It’s safe to say that I didn’t know what I was getting myself into when I accepted a job teaching English in Thailand. I didn’t have a TEFL (Teach English as a Foreign Language) certificate, and I had never really worked with children before. The whole year felt a bit like learning to fly a plane while already in the air. However, I emerged from my first year teaching English abroad with a whole lot of knowledge, as well as with a new love and respect for all kids. Here are a few tips for other newbies approaching a year of teaching English abroad and feeling just as unprepared as I was.
I’ve said it before: I just don’t like punishing kids. Maybe I’m still a bit of an idealist, but I don’t believe that kids misbehave for no reason. Are they bored? Maybe confused by the lesson? Whatever the cause, it’s probably more about my teaching style than it is about the actual kid. Instead of dolling out threats and punishment, I should be trying to understand the underlying issue.
Most of my classes were lovely: Maybe they had a genuine desire to learn and I succeeded at keeping them engaged, or maybe they had been well-trained by strict homeroom teachers. Yet, some of my other classes taught me an unfortunate lesson in what happens when you don’t set clear expectations for your students. There were a few classes that quickly recognized my lackadaisical approach to authority. It was a slow process, but in retrospect, I realize that they pushed the boundaries a little more every lesson. And every time they pushed, I let it happen. So they kept pushing. And eventually I was stuck with some seriously out-of-control classes: They broke my supplies, yelled, ran around, and generally had no sense of appropriate classroom behaviour.
My leniency didn’t benefit anyone. I’m sure it was fun for the kids at first, but by the end of the year, certain classes were making me feel exhausted and frustrated. As a result, I wasn’t acting like the kind of teacher that any kid would want to have.
I feel pretty certain that if I had just demonstrated standards of behavior from the beginning, these particular lessons could have been more enjoyable for both me and the students. Setting clear boundaries doesn’t make me a harsh teacher – ultimately, it actually makes me more fun because everyone wins when the classes run smoothly.
Learn the Kids’ Names
The benefits of this are probably obvious, but when I first started teaching, I didn’t make learning names a priority. I was teaching upwards of 500 kids each week, and their Thai names were as difficult to pronounce as they were to remember. I didn’t make some conscious decision not to bother with their names, but since they all wore nametags, it just didn’t seem essential at a time when I was trying to get my head around the basics of teaching. Later on in the year when I had found my teaching groove, I started to focus on smaller details like these, and I then began to realize the huge significance of names. The kids seemed to glow with a little more pride when I used their names to praise them instead of a vague “Good girl” or “Yes, you’re right!” The praise was more meaningful, and I think it made the students more eager to speak out when they knew the answers. On the opposite end, that old adage about disobedient kids really just wanting attention seemed to hold up. I think acknowledgement was all these kids wanted in most cases, and using their names gave them that.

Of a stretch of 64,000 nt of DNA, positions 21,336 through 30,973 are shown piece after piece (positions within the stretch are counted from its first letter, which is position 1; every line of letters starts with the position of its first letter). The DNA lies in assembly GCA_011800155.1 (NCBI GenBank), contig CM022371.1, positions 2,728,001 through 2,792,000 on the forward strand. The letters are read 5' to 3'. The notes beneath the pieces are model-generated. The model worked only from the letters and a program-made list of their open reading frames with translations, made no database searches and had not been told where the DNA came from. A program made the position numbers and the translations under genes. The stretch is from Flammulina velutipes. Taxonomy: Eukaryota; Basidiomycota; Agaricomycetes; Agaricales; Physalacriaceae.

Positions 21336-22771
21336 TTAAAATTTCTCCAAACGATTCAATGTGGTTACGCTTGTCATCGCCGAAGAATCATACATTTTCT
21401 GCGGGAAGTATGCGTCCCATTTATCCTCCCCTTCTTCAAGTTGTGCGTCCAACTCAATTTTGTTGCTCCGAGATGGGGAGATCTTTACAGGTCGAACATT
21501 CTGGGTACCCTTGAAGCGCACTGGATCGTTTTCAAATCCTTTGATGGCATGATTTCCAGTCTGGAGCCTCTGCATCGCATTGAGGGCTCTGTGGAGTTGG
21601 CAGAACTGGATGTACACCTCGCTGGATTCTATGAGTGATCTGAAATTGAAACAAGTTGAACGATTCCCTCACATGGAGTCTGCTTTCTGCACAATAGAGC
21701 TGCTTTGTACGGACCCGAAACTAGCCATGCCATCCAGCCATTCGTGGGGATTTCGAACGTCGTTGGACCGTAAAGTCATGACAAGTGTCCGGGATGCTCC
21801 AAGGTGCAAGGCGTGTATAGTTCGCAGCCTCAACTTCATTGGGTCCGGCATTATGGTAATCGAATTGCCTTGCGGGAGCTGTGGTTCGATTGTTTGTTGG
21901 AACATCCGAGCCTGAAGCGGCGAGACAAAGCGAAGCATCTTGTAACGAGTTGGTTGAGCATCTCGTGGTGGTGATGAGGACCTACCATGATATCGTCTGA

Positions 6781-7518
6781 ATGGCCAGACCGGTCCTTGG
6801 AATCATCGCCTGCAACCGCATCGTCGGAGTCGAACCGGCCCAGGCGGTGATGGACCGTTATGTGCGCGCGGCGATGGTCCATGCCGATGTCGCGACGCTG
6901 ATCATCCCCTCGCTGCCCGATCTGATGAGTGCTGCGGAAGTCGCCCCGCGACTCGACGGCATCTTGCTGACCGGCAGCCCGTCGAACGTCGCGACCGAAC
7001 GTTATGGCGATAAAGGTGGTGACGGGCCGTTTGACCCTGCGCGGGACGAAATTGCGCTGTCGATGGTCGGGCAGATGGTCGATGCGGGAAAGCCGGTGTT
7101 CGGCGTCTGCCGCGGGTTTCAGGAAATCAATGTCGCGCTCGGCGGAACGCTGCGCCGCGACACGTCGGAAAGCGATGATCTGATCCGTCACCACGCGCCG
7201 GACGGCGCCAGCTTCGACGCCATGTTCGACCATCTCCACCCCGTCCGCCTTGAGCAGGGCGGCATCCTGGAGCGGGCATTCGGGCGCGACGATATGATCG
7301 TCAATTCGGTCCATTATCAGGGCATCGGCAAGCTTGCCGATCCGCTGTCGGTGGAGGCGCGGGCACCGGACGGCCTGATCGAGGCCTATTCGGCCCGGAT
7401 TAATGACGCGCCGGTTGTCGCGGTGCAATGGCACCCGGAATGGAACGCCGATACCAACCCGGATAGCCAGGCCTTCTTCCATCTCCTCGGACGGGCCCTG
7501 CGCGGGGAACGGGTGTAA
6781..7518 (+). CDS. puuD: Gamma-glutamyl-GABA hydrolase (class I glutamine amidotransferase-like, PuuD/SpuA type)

Plus, as I came to know the students’ names, and consequently recognized each individual kid, I felt less like I was staring out into a sea of tiny faces when I stood up to teach. I was speaking to kids that I knew (and even liked!) It didn’t matter that there were 27 of us in the room – the teaching felt more personal.
Take the Simple Approach
Here was the premise of the most popular game in my class of 5-year-olds: When I held the flashcard up high in the air, the students would yell the vocabulary as loud as they could; then when I held the card near the floor, they would whisper the word. It sent them into fits of laughter and joy every time.
Lessons don’t need to be complicated and kids aren’t hard to please. It doesn’t mean you need to be boring, but once you figure out what the kids like, stick with it. Don’t overthink your lessons – whenever I do, the lesson usually ends up being confusing rather than interesting. Teaching is kind of like traveling in that way: Planning is helpful to a certain point, but it’s definitely possible to make life more difficult by doing too much.
Let Go of Logic
To be honest, most of the time it wasn’t the kids that presented a problem, it was the management. Jobs teaching English abroad tend to come with frustrating cultural differences. By cultural differences, I don’t mean bowing to colleagues or not touching things with your feet. I mean basing the recipient of an English award on which student is “cuter”; not being able to provide extra support for developmentally delayed students; or not being able to assign any student a grade lower than a “C”. I resented decisions that benefited the company over the students, heavy-handed hierarchical management structures, and constantly being forced to act as a propaganda tool.
The bottom line is that you will probably be asked to say and do things that seem (and objectively probably are) ridiculous. In general (at least in Asia), the status quo is king, so decisions don’t have to make sense, and there doesn’t have to be a reason. It’s humbling, but teaching life gets a lot easier when you stop seeking logic and explanation. Embrace the chaos, accept everything as it comes, and enjoy the ride.
Thinking about teaching English abroad? Check out my post on essential questions to ask before accepting a job!
TEFL teachers! What are your best tips for first-timers?